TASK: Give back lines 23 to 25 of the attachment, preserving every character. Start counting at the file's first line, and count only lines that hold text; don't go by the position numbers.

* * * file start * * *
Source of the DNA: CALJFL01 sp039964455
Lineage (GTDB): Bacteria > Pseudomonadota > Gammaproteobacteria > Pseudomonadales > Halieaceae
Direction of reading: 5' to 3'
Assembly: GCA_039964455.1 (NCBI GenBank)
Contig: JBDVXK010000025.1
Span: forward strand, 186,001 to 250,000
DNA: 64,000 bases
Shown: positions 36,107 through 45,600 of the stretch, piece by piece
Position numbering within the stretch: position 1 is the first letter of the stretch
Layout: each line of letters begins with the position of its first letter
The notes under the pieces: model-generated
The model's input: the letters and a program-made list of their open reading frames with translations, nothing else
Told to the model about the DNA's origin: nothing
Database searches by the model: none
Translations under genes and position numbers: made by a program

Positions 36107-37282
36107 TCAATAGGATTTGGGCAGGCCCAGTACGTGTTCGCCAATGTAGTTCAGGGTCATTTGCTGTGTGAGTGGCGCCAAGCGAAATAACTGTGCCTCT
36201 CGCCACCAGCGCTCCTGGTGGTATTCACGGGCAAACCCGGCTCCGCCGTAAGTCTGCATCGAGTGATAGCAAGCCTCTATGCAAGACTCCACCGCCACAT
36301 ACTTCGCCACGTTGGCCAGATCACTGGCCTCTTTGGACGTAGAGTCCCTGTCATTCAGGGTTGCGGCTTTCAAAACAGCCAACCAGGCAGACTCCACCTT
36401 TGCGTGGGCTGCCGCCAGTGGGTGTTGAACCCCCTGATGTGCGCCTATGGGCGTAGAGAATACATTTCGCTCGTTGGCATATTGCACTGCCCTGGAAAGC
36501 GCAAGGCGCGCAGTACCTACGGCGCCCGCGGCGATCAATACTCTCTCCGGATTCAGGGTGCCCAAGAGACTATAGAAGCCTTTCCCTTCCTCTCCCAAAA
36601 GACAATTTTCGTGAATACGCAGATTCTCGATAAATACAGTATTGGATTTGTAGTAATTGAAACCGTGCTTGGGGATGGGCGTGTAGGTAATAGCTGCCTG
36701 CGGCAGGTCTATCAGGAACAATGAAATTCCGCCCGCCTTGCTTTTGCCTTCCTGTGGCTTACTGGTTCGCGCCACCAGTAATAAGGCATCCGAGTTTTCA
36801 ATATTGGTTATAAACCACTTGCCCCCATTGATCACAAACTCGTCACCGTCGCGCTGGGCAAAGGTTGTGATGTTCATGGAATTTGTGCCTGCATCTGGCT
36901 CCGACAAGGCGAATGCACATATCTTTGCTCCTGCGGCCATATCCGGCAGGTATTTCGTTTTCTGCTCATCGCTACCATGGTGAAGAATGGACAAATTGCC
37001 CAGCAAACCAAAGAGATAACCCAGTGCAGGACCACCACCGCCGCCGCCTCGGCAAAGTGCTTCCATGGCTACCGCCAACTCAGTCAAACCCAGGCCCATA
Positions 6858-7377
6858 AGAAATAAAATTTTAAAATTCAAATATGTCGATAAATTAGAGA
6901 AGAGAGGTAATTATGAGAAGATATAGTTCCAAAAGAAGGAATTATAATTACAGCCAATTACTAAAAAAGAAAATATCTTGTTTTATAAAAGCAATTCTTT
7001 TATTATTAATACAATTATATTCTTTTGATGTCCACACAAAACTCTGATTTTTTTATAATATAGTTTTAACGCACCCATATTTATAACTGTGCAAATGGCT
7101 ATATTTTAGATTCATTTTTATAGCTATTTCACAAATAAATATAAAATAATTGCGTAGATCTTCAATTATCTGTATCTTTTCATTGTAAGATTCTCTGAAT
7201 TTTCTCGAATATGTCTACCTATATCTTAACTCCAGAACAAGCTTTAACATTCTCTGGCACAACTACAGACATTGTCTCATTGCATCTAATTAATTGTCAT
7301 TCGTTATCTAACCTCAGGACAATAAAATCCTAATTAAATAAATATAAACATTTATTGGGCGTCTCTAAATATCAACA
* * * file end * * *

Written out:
36701 CGGCAGGTCTATCAGGAACAATGAAATTCCGCCCGCCTTGCTTTTGCCTTCCTGTGGCTTACTGGTTCGCGCCACCAGTAATAAGGCATCCGAGTTTTCA
36801 ATATTGGTTATAAACCACTTGCCCCCATTGATCACAAACTCGTCACCGTCGCGCTGGGCAAAGGTTGTGATGTTCATGGAATTTGTGCCTGCATCTGGCT
36901 CCGACAAGGCGAATGCACATATCTTTGCTCCTGCGGCCATATCCGGCAGGTATTTCGTTTTCTGCTCATCGCTACCATGGTGAAGAATGGACAAATTGCC